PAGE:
When someone passes away in Michigan, their debts don’t die with them. If they had any outstanding balances, the responsibility of paying those bills falls on the shoulders of their estate. However, there are times when their family members might be held responsible. If your relative died and left behind some debts, here’s how you can deal with it.
Find out the debts they had
The first thing you should do is request a copy of the credit report from the three major credit bureaus in Michigan: Equifax, Transunion, and Experian. The bureaus will give you a list of all of the outstanding balances.
With this information, you will need to prioritize the debts. First, pay funeral expenses and medical bills, and then handle secured debts like mortgages and car loans. After that, you can focus on unsecured debts like credit card bills and personal loans. Remember to only use the deceased person’s estate to clear these debts. You are not responsible for paying them yourself unless in special circumstances. The probate court will hold you responsible for the deceased’s debts if:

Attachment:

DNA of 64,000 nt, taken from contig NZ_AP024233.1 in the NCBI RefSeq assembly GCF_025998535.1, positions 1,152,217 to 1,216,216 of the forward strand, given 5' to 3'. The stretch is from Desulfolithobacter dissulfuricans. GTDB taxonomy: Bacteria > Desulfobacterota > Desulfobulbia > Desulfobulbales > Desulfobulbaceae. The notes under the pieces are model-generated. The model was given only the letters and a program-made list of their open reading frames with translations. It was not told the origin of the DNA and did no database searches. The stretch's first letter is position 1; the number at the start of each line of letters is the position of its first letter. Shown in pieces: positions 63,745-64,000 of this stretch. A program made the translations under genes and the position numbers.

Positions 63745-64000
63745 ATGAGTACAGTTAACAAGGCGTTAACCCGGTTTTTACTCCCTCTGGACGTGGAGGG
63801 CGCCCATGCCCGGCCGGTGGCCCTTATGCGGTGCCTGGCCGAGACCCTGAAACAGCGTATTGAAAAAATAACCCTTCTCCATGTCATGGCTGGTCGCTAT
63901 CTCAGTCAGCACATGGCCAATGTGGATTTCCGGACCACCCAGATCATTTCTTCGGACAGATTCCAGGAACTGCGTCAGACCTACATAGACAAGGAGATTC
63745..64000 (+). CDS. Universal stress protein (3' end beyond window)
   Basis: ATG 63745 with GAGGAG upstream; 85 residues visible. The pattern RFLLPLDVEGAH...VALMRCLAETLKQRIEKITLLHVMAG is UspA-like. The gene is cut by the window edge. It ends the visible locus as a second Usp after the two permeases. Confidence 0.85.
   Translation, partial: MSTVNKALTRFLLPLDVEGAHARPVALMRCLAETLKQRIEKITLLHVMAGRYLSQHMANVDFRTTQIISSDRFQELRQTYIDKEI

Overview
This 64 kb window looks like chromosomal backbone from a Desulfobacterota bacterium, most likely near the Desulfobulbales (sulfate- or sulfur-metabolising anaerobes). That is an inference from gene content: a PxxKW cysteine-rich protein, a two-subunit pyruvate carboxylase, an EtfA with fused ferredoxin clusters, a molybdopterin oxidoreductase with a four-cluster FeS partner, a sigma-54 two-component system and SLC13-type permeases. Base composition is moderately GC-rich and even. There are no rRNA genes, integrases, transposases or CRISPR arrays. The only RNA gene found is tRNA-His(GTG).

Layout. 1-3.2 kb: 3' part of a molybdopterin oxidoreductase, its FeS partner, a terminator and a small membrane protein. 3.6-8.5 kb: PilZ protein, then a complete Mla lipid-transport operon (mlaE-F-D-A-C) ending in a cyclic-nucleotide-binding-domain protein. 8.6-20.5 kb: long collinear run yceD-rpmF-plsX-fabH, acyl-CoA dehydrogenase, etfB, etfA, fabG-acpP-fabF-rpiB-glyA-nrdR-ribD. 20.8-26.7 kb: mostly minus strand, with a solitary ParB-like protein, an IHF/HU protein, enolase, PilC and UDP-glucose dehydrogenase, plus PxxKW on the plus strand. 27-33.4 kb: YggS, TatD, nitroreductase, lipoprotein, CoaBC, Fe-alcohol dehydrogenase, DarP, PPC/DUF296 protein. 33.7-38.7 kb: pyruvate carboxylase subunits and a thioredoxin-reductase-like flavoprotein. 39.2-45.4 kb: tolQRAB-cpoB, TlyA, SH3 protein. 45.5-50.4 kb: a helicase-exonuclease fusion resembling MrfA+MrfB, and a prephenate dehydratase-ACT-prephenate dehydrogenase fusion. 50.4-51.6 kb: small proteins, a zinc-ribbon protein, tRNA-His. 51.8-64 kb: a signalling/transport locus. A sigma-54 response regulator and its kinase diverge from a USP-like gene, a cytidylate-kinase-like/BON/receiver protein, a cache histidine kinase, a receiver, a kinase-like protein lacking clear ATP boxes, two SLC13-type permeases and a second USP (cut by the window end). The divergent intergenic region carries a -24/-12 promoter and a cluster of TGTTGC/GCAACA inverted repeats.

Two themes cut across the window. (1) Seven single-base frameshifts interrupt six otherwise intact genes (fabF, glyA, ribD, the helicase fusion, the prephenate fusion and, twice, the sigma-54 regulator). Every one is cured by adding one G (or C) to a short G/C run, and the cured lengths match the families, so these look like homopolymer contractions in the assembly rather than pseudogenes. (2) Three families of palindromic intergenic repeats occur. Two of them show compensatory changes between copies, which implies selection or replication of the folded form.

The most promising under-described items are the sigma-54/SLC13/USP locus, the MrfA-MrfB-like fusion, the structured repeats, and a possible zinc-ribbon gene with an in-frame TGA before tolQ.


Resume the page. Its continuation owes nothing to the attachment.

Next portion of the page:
- You cosigned a loan with the deceased.
- You’re an authorized user on a joint credit card account.
What happens if the estate is insolvent?
An estate is considered insolvent if the debts exceed the value of the assets. This can happen if the deceased has a lot of debt or very few assets. If this occurs, creditors will only collect a portion of what they’re owed. The rest of the debt will be forgiven. In addition, the deceased’s family members will not receive any inheritance.
Assets protected from creditors
Creditors cannot have a claim to some of the deceased’s assets. These include life insurance policies, retirement accounts and trusts.
Debts don’t die with loved ones, so it’s important to take steps to deal with them before distributing an estate. With careful planning, you can make the process easier for everyone involved.